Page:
California Whitewater Rafting » Flows
The Trinity River is controlled by two upstream dams: the Trinity Dam and Lewiston Dam, which creates Whiskeytown Reservoir just outside of Redding. Despite the upstream dams and reservoirs, the Trinity is remarkably clear and clean. In terms of flows, it seems to have the best of all situations for California boaters. It is dam-controlled, rain-fed, and snow-fed, meaning that it can potentially flow year-round. The best flows are above 1000 cfs (up to 3000 cfs on Burnt Ranch and up to 8000 cfs on Pigeon Point). The flows on the Lower Trinity can be much higher because of the tributaries adding water. This is a nice alternative to the standard summer California rivers: the South and Middle Fork American, Tuolumne, Kern, and Cherry Creek.
Trinity River Flow Graph
Flow Level Descriptions
- 500 – 1500 CFS = Low flows. The water moves slower, but the rocks start emerging at the lower summer flows.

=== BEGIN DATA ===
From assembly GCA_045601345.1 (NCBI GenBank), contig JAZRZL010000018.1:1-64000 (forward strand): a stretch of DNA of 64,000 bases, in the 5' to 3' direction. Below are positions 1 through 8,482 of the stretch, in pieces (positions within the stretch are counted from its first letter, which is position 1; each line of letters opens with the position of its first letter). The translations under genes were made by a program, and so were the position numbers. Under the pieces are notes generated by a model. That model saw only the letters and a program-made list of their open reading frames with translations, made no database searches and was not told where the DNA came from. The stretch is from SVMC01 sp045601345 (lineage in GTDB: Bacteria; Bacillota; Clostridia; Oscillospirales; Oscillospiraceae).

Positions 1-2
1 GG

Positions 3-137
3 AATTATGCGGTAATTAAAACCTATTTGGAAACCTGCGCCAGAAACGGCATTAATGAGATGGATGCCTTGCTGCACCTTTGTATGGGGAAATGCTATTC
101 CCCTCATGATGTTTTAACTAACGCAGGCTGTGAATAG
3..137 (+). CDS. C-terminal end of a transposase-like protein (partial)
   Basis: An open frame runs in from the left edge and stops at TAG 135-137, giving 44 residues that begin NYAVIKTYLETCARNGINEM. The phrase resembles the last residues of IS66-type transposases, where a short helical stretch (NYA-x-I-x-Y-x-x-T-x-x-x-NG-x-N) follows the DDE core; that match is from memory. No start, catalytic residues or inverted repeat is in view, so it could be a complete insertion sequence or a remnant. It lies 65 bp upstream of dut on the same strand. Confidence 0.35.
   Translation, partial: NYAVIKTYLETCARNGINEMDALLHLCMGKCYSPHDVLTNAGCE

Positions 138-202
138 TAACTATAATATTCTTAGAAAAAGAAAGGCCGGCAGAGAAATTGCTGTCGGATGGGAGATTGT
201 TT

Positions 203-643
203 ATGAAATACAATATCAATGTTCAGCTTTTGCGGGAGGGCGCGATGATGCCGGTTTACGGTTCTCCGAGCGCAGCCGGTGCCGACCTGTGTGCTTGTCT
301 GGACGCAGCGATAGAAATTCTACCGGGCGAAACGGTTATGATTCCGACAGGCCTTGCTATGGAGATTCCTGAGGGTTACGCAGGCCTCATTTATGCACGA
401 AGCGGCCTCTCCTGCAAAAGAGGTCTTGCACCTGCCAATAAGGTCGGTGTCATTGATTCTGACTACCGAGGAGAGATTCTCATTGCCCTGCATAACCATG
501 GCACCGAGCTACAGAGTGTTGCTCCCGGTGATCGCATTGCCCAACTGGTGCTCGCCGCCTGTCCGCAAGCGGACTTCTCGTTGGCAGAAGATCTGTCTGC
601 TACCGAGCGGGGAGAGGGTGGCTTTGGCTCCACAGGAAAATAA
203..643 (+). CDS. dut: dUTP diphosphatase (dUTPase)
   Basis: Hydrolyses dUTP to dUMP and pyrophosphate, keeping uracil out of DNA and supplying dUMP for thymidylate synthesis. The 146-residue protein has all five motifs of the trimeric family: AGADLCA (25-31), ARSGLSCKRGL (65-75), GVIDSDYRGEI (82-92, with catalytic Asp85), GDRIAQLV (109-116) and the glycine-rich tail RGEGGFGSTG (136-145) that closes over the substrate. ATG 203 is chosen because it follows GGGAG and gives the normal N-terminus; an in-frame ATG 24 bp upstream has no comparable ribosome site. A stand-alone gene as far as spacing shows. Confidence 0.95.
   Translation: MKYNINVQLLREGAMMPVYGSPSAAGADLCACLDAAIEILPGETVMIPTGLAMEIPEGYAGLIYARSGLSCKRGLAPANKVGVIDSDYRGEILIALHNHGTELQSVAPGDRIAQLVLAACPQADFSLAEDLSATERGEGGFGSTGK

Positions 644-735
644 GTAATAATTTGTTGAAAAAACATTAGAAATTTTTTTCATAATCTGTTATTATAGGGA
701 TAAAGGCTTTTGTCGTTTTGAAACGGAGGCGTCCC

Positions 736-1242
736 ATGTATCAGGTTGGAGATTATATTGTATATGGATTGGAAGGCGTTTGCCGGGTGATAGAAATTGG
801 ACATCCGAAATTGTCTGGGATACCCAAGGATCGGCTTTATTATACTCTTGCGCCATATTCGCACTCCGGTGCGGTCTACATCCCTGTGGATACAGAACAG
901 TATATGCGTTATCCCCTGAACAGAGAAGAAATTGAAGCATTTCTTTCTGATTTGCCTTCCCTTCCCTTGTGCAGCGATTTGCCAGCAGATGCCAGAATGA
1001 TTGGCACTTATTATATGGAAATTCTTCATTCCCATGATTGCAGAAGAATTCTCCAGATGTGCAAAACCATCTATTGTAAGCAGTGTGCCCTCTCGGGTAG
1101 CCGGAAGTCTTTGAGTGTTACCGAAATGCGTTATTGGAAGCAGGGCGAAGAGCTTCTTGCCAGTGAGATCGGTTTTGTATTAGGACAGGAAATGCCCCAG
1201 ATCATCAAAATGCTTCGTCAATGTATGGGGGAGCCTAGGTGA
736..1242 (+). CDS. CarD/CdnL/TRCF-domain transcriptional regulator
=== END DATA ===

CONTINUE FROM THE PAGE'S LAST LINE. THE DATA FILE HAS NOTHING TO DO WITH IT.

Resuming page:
- 1500 – 3000 CFS = Medium flows. Best flows for both Burnt Ranch and Pigeon Point Runs.
- 3000 – 5000 CFS = High flows on Burnt Ranch. Medium-high flows on Pigeon Point. Great for experienced rafters and kayakers. Especially in the Gorge, be careful of higher flows.
- 5000 – 8000 CFS = High flows on Pigeon Point. It is not recommended to run Burnt Ranch over 5000 cfs. Many of the rapids on the Pigeon Point run get washed out at high flows. Expect very swift-moving water and big hydraulics.
CFS = Cubic Feet per Second
Insider Flow Tip
Water levels change quickly on the Trinity during the rainy season, and especially in Burnt Ranch Gorge, it’s important to know what the river is like at each level. During the summer, flows are released and are more consistent.
The Trinity River headwaters are within miles of headwaters of the Scott River, Shasta River, and the Sacramento River headwaters in the Trinity Alps near Mt. Shasta and Redding. From there, the four rivers head off in different directions, with the Trinity River flowing southwest and then west toward the Pacific Ocean. The Trinity is the longest, largest tributary to the Klamath River and is known for great rapids, pristine scenery, excellent fishing, and a long gold mining history.